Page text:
JS: Michelin Pilot Sport Cup 2s, the same tyres that our customers run on the vehicles. We independently tested those tyres, spun them up to speeds that we knew this car could achieve under a load, and we felt we were safe with those tyres being used at a higher limit than they’re rated for. We used one set of tyres for the entire day of the record attempts. We run nitrogen instead of air, and we run a higher tyre pressure.
CT: Oliver Webb said that there was more to give and that it would have been possible to hit the theoretical numbers - what are they?
JS: We’re keeping those close to our chest, but what I will say is that there is still some room before the theoretical limits. We want to leave that open, just so there’s room for down the road if we need to come back. We were very, very happy with the numbers that we posted. The Bugatti record from 2010 was 268, seven years later Koenigsegg goes 277, so they pick up 9mph in seven years - we’re quite happy that we’re over 30mph.
The exciting part to us was the lead-up to this and Oliver - his seat time gave some amazing feedback. We’ve not done a lot over 240mph, just because it’s really hard to find stretches of road to do that. The feedback from him that the car was so stable and continued to get more stable - and then when we laid down this big number in that last run, he talked about the fact that it was still climbing. He got hit with a blast of crosswind, and one of the first comments he said was “the car wasn’t the limit, the limit was me”.
We know internally there’s more there, [but] I don’t think we need to prove anything at this point. It’s nice now we can go off and start focusing on highlighting other characteristics of the car, knowing that if the day comes, we can come back and step back up.
CT: You’d only do that if someone improved upon the speed?
JS: This is a highly risky record to run for. You control as many things as you possibly can, but little things like wind, or a small animal coming across the road - all these little things are out of your control. When we complete a test like we just did, there’s a relief that everything was a success, Oliver was safe, so I’d see no reason to go back out to see if we can go an additional X mph. If it’s necessary down the road we’ll address that.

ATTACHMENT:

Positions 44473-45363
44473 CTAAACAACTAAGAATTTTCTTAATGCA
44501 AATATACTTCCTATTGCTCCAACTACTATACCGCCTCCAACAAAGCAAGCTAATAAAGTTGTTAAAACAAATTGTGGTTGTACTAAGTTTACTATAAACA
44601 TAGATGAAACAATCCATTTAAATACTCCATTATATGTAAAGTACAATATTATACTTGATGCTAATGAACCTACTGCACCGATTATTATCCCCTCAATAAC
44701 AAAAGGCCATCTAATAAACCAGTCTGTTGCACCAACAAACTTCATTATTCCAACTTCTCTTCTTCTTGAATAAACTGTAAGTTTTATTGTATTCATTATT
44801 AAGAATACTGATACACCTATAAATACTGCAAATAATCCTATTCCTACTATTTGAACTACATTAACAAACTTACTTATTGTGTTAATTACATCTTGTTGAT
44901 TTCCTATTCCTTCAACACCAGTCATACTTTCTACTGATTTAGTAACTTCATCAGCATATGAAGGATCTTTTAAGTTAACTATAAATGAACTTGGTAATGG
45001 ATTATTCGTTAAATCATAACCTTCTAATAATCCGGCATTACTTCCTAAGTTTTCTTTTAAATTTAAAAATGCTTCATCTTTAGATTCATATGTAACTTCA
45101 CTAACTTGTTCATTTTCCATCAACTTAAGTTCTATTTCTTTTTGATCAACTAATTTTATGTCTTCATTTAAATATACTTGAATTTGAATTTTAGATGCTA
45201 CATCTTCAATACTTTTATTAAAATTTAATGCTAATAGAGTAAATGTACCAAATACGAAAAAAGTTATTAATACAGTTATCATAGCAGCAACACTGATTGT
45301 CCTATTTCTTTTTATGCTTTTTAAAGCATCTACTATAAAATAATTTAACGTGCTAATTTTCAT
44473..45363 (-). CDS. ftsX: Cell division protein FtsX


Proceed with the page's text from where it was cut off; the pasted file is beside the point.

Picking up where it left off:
CT: That’s an interesting point about the safety. Surely beyond a certain speed if something goes wrong, there’s only so much you can do.
JS: You’re exactly right. When you get over 200, 250, 300mph, it can be the safest car on the planet, and I’m not sure someone’s going to walk away from that. We did some testing the previous week on a 150-foot-wide runway - all kinds of room if something were to happen. Then on Saturday, we’re on a narrow two-lane road - you have 12 or 15 feet either way…you could have a catastrophic event. It was a big relief when it was over - Saturday night was the first time I’d slept well in about 15 weeks!
"It's going to be hard to find a driver who's going to want to get on a shut-down public road for one of these records"
CT: How did Webb get involved with the project?
JS: We looked at interviewing different drivers for this position, and someone said “here’s a European race driver, very accomplished guy - how about interviewing him?
They flew him to Los Angeles and sat down and spent an afternoon - basically like an interview - asking him a lot of questions. I really felt good about his approach to this type of record, [and] all of his answers. I walked out of it saying I don’t need to interview anyone else - he’s the right guy.
CT: He’s got quite a big online following as well…
JS: I didn’t even know that at the time! But now I’ve spent some time with him, he’s quite witty, I see why he has a following. He’s a good guy - he’s genuine.
CT: If a customer decides they would like to have a crack at a high speed, perhaps beyond 300mph, is that something you would support?
JS: We’d have to take that on a case-by-case. It is such a risky endeavour. We’d want to think long and hard about how that would work.
We did use a customer car [for the record], the customer was actually there. That’s a little different - where the customer is allowing us to use his car and we can check all the boxes for safety. To answer your question, yes, we’d definitely entertain that, but all the areas of concern would have to be addressed before we’d sanction something like that.